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Monday, 31 March 2014

What You Should Eat While In Romania

Dear friends,

In order to distract you from the fact that today is Monday, I thought I may share with you a bit more about my country :) That's right! Today I shall tell you what you should eat while in Romania. What to eat, what to drink and what goodies you could buy to bring home with you. As an expat one of the things I miss the most here in Poland is the food - to be more precise the awesome dishes that my Granny prepares! I bet she could kick Jamie Olivers arse ;) So here I am, attempting to take you on a journey through Romania :)
Romanian cuisine is diverse and you have different dishes from which you could choose. We have been influenced by the Ottoman cuisine but also by German, Serbs, Bulgarians and Hungarians. Let us face it! Every country has its own influences from its neighbours - so do we! There are generic terms like ciorbă, which includes different types of soups with sour taste. The soups can be made out of meat and vegetables, tripe (ciorbă de burtă) and calf foot soups, or fish soups, all of which are soured by lemon juice, sauerkraut juice, vinegar, or traditionally borş. The category ţuică (plum brandy) is a generic name for a strong alcoholic spirit in Romania, while in other countries, every flavour has a different name.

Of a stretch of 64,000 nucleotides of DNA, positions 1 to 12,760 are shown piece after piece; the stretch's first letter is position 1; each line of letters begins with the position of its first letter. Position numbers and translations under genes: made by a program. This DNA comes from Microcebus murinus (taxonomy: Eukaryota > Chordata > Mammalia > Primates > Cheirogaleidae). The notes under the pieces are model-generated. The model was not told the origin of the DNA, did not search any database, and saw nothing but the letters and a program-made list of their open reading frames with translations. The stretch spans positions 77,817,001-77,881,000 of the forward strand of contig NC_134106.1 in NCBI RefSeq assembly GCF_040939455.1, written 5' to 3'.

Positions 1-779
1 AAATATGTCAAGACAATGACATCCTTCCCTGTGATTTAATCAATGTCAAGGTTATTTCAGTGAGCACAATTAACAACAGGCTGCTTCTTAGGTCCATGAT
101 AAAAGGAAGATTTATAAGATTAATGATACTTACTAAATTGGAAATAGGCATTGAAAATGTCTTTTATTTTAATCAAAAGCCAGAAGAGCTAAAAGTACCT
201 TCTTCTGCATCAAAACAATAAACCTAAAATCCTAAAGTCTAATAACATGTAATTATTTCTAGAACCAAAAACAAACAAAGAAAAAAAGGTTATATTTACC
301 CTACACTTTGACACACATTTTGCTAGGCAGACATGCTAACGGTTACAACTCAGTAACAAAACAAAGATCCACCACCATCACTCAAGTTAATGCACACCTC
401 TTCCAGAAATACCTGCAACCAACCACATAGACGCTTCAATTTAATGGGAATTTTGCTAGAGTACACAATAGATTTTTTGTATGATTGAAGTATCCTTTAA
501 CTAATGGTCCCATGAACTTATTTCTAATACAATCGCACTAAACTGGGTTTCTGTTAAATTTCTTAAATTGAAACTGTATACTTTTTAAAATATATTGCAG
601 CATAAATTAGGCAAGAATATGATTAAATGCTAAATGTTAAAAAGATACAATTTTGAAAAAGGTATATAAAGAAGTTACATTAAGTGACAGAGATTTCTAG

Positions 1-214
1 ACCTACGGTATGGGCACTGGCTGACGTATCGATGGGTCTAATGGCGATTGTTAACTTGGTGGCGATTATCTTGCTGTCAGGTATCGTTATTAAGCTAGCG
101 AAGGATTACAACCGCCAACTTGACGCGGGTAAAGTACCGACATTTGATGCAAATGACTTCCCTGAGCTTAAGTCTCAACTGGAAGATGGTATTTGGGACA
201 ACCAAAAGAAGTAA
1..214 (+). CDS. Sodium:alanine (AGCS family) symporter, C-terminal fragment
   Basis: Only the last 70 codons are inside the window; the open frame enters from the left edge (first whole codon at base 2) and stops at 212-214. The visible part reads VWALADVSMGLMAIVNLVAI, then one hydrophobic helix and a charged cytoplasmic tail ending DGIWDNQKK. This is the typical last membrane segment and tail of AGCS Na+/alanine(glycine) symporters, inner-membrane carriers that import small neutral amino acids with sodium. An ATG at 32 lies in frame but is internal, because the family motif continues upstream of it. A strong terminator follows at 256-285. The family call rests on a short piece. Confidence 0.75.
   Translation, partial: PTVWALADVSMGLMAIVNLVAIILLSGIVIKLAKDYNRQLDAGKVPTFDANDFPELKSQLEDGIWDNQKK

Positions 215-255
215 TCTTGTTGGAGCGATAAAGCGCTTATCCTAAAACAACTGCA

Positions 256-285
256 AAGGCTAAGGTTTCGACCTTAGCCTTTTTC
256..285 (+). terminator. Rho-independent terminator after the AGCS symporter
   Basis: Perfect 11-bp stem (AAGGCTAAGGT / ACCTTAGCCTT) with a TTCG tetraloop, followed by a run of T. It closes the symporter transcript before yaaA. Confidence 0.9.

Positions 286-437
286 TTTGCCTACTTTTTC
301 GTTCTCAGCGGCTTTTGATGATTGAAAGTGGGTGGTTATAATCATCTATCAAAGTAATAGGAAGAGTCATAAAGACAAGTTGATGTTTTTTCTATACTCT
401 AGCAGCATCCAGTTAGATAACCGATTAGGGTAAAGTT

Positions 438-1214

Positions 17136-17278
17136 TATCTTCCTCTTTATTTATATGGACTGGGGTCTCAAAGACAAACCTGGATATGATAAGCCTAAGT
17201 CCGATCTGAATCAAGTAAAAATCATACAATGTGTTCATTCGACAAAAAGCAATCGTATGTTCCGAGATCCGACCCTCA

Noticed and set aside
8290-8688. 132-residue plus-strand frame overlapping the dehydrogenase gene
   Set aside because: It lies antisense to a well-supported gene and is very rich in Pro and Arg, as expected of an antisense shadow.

The most known traditional dish is the sărmăluţe cu mămăligă, a popular Romanian dish of stuffed cabbage rolls (sarmale), accompanied by sauerkraut and mămăligă. The cabbage rolls are usually garnished with sour cream, not lemon and olive. The sărmăluţe are made with rice and meat and vegetables and after the ingredients get mixed up it gets rolled with sauerkraut - the full leaf - or with vine tree leaf that went through the same process as the cabbage (water and salt so it would soften) they are set to boil.
Another dish I am madly in love with and thankfully enough I am able to reproduce the reciepequite easily is the liver with onion and mămăligă. It is done with a lot of onion and garlic and condiments and I have a special ingredient for the mămăligă ;) I managed to screw it up just once - the mămăligă - but that is because I was not paying enough attention to how much cornflower I was putting in... Silly me!
Mititei or mici (Romanian words meaning "small things") is a traditional Romanian dish of grilled ground meat rolls made from a mixture of beef, lamb and pork and spices such as garlic, black pepper, thyme, coriander, anise, savory and sometimes a touch of paprika. Sodium bicarbonate and broth or water are also added to the mixture. It is best served accompanied by mustard and beer. Ideally the mustard should not be overly tart, lest it interferes with the taste of the mititei.We usually eat that when we have festivals or picnics and they are always extremely tasty!